12–Do you have critique partners/writing groups you want to give a shout-out to?
Michael Gear is the love of my life. We edit together, write together, plot together, research together, and spend long hours talking about writing, history, archaeology, and the future of North American bison. His heart beats in my stories as much as mine does.
13–What’re the most frustrating things about being an author?
The most frustrating thing is the daily struggle to pry open the doorway to that other world so I can step through and see clearly. The worst days are days when the doorway remains closed to me. It’s as though the characters have shut their eyes.
14–What’s your favorite scent?
The exotic fragrance of Datura blossoms on warm autumn nights.
15–What movie will you watch no matter what if it’s on TV?
16–Do you like breakfast, lunch, or dinner best?
Definitely breakfast. That’s a precious time of day for me. Mike and I have lived on a ranch for 28 years and morning is when you can hear the bison calling across the meadow in front of the house. We live at the edge of the Yellowstone ecosystem, so their voices blend with the distant howls of wolves and hooting of owls. It’s a magical time of day in northern Wyoming.
17–What’s one thing you wish you knew more about?
I wish I knew more about everything. I never feel like I know enough to truly write well, but I especially wish I knew more about ancient medicinal plants. I’ve studied the subject for thirty years and still learn something amazing every day.
18–What’s the silliest thing you’ve recently done?
I was inadvertently pushed into the corner of the corral by a 3,000-pound bison bull. Fortunately, Storm is a nice guy and casually walked by me.
19–What can readers expect from you next?
THE ICE LION is finished and in the hands of my fabulous editor, Sheila Gilbert, at DAW Books. I’m currently working on the second book in that series.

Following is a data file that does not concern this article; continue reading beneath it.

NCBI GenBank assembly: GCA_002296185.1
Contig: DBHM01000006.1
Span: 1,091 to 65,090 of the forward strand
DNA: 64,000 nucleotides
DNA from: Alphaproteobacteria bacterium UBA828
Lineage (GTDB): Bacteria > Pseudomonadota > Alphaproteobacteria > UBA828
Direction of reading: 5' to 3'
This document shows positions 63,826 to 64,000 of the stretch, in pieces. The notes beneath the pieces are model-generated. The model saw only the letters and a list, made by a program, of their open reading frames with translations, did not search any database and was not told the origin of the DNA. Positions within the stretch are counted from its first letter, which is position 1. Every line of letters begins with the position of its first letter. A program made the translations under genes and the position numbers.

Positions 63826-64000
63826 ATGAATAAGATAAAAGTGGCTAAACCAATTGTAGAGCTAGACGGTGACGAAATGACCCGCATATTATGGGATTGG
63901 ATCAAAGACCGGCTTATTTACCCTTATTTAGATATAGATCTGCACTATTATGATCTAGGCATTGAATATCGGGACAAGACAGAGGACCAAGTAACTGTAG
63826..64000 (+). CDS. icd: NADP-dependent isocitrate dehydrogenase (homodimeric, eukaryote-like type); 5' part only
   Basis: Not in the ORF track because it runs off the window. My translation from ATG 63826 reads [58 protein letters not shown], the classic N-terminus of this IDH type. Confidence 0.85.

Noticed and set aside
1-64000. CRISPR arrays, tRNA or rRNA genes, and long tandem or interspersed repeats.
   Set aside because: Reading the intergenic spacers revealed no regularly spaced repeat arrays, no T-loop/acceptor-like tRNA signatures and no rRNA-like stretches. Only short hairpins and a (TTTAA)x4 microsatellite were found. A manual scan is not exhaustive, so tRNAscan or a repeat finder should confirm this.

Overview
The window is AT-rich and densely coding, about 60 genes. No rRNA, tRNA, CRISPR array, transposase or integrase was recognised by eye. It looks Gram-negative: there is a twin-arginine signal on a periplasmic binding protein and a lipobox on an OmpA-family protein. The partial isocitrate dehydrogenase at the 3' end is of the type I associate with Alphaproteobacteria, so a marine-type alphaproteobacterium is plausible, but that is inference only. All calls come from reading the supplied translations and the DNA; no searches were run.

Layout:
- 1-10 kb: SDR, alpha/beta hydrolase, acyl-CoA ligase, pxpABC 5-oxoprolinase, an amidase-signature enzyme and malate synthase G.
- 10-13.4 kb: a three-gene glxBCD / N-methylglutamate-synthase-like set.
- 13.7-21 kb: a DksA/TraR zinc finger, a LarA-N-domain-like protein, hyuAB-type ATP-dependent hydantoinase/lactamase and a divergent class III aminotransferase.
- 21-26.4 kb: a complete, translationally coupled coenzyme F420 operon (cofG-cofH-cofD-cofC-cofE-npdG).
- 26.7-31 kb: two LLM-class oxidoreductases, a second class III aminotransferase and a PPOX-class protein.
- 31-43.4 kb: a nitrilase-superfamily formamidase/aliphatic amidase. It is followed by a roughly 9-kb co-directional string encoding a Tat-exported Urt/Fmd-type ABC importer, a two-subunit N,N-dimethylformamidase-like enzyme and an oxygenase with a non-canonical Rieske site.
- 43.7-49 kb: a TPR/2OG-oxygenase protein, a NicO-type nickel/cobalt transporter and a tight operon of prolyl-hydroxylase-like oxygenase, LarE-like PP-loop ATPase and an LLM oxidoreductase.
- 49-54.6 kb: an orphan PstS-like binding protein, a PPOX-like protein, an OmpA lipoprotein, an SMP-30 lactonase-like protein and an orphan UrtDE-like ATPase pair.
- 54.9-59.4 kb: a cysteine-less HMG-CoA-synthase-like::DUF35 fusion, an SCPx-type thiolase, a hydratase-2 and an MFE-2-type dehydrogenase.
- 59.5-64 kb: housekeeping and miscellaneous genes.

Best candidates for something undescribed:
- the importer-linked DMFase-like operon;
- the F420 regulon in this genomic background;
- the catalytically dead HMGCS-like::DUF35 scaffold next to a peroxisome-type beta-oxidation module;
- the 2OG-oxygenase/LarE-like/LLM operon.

20–How can readers reach you?
We have an extensive social media platform. Our website is www.Gear-Gear.com, but anyone interested in our work with bison can take a look at this PBS episode: https://www.youtube.com/watch?v=wqj9T6wSFMc
We’d especially love everyone to join our discussions on Twitter @GearBooks and Facebook at https://www.facebook.com/groups/54987233824/?ref=bookmarks
Thanks for the great questions. I enjoyed chatting with you!
This standalone fantasy brings an ancient Egyptian mystery to life against a modern background, in a tale expertly crafted by a seasoned anthropologist
Set against the glory and tragedy of ancient Roman Egypt, this novel brings to bring to life the greatest love story of all time.
Sixteen-year-old Hal Stevens is a budding historical scholar from a small town in Colorado. A virtual outcast at high school, he has only two friends: Roberto the Biker Witch and Cleo Mallawi. Cleo claims to be the reincarnation of Queen Cleopatra. She also believes she’s being stalked by an ancient Egyptian demon, Ammut, the Devourer of the Dead.
But when Hal and Roberto find Cleo murdered in the forest near her home, it appears she may have been telling the truth. Her last request sends them journeying to Egypt with famed archaeologist Dr. James Moriarity, where it quickly becomes clear that Cleo has set them on the search of a lifetime: the search for the lost graves of Marc Antony and Cleopatra.
But they are not alone in their search. Cleo’s murderers are watching their every move. And not all of them are human. . .
About Kathleen O’Neal Gear
KATHLEEN O’NEAL GEAR is a former state historian and archaeologist for Wyoming, Kansas, and Nebraska for the US Department of the Interior. She has twice received the federal government’s Special Advancement Award for “outstanding management” of our nation’s cultural heritage. The Gears, whose First North American Series hit the international as well as USA Today bestseller lists, live in Thermopolis, Wyoming.